By Carol Tannenhauser
The Omicron variant has led to the largest Covid surge in New York City since the start of the pandemic, with nearly 30,000 people a day testing positive over the past week and the positivity rate hovering around 20%. Despite the numbers, on Monday, January 3rd, NYC public school parents must send their children back to school in person, as winter break ends.
For now, there is no remote-learning option, except a limited “home instruction” program for those with underlying conditions that parents can apply for. During the last school year, the threshold for closing the entire school system was a 3% positivity rate. Some parents who spoke to the Rag said they were confident the system will keep kids safe, even if their stress level has spiked.
“Overall, it is stressful,” said Courtney Gold, who has children at PS 87 and West End Secondary School. “But I’m of the mindset that my kids are vaccinated, and we do everything we can as parents to follow the rules and keep them safe. Last year was such a nightmare in our apartment with online learning, especially for my older child, who has proven this year that he absolutely needs to be in a classroom in order to be engaged in learning and happy about school.”
About 25% of the 5-to-11-year-olds returning to NYC public schools will be fully vaccinated, according to NYC data, while 73% of their older siblings (12 and up) will have gotten all their shots. Evidence is strong that most of the children who have gotten sick with Covid and been hospitalized across the country are unvaccinated. Even then, the number of kids who get severely ill is small compared to the larger population: 378 children were admitted to the hospital during the week of December 22-28, out of nearly 10,200 people of all ages, according to ABCNews. “And many doctors say the youngsters seem less sick than those who came in during the delta surge over the summer.”
Still, we all know that odds mean nothing if you’re on the wrong side of them. And Governor Hochul recently remarked that pediatric hospital admissions in the state were on the rise. “The number of children admitted to the hospital per week in New York City with COVID-19 went from 22 to 109 between December 5 and December 24,” ABC reported. “As of last week, 721 children in the U.S. had died of the disease, according to data reported to the American Academy of Pediatrics. The overall U.S. death toll is more than 800,000.”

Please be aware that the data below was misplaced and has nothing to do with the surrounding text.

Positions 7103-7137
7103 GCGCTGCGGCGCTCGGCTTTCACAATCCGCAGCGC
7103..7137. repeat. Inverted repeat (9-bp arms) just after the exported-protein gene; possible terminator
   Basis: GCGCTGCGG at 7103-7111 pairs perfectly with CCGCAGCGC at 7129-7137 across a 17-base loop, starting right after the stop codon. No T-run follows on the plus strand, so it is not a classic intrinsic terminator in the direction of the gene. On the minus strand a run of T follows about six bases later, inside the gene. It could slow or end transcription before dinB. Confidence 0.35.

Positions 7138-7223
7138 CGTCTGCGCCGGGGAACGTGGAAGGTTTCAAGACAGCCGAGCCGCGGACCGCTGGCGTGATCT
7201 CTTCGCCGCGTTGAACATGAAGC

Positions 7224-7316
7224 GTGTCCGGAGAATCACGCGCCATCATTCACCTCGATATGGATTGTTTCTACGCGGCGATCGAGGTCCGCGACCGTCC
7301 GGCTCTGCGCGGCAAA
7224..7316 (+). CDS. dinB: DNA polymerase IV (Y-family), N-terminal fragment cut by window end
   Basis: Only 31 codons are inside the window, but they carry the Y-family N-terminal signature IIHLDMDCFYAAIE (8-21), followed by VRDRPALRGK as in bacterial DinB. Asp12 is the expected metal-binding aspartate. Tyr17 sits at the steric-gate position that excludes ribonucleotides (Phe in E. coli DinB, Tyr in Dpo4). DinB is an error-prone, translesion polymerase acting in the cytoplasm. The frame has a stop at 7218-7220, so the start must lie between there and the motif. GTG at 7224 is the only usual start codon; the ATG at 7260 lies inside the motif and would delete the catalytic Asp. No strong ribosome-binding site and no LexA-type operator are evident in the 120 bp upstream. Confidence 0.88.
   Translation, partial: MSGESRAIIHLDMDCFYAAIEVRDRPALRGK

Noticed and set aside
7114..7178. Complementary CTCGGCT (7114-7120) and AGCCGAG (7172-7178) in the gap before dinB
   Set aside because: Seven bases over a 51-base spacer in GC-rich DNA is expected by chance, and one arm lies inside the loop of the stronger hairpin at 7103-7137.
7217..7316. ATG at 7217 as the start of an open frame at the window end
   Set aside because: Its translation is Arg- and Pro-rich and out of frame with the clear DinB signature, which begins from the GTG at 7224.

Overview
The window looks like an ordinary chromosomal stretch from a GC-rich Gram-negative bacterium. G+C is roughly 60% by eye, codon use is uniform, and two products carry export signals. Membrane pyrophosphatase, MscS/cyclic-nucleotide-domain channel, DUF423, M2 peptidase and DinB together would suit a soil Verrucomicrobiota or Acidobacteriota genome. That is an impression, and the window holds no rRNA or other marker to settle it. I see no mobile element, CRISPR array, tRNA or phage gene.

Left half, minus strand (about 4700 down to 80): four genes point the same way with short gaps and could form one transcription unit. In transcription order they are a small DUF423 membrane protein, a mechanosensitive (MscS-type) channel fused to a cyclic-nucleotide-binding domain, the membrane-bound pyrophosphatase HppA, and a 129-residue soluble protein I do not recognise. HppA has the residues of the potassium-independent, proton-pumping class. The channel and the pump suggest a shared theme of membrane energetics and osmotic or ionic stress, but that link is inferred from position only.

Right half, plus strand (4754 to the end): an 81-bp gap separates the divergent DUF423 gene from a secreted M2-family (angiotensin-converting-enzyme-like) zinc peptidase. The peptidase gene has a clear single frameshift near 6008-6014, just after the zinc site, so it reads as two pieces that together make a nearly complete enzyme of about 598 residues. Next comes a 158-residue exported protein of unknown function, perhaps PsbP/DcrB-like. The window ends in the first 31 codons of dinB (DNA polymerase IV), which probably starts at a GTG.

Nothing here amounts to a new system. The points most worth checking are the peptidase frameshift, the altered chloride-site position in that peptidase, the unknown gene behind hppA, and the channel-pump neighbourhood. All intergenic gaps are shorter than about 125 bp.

NYC is not mandating Covid-19 vaccinations for schoolchildren — California is the only state to have done that so far, but has had to delay its implementation. Governor Kathy Hochul says she plans to get a mandate done by fall 2022, but it must pass through the State legislature first. For now, NYC is strongly urging that children get the vaccine.
The City is also “strongly encouraging” parents to get their kids tested in advance of school to avoid the shutting down of classrooms and schools, as happened before the winter break (this map shows impacted schools). One impediment to that plan, however, has been the difficulty in getting tested. Some city testing sites were still reporting waits of more than two hours on Sunday — though parents can go to city testing sites and get free at-home rapid tests. Find a testing center here.
It’s part of a larger problem of getting an accurate sense of just how many kids are infected. A relatively small portion of parents have opted their kids into in-school testing, so the surveillance system is limited. The Department of Education is urging more parents to sign their kids up for testing here, and is vowing to double the number of people tested. “Every school will randomly test students who have submitted consent for testing each week, at a threshold of ten percent of students per school (Pre-K and Kindergarten are excluded),” the DOE announced.
The system leaves a lot to be desired, some parents said.
“My daughter is in 7th grade at Booker T Washington (MS54), and I am cautiously optimistic about her return to school on Monday but would have really preferred that the school system had implemented testing protocols that meet the moment,” Kimberly Watson told WSR. “Testing all staff and students before returning should have been considered a no brainer.”
Quarantining practices are changing too.
“To avoid frequent closures and disruption, the city will provide students with rapid at-home tests to take if someone in their classroom tests positive,” The New York Times explained. “If the students are not showing symptoms and test negative, they will be allowed to return the next day. They will then be given a second at-home test within five days of their exposure. Students or parents will self-report test results to schools.”
“Personally, I’m very glad that school will still be in person and that we’re going back on Monday,” said Sara Lind, who has a third and fifth graders at PS 166. “For my kids and so many others I know, being in person is critical for their educational and social-emotional development. We are all vaxxed (and I’m boosted) so we don’t feel nervous. I know several families who had COVID over the break but all had mild cases. That to me is a risk worth taking, especially when we’ve already had so many disruptions to their education. Not to mention, of course, disruptions for parents’ work.”
“Everyone is nervous and expects to get Covid if they haven’t already,” another mother of three children at PS 166 said. “But they also feel that school is important for kids (and parents) and shutting it down but nothing else, would send a strange message. Some have proposed 1-2 weeks remote, as people have traveled, etc., or mandating testing that first week back. As usual with all this, no good/right answers for everyone. I will def send my kids to school this week despite the worry.”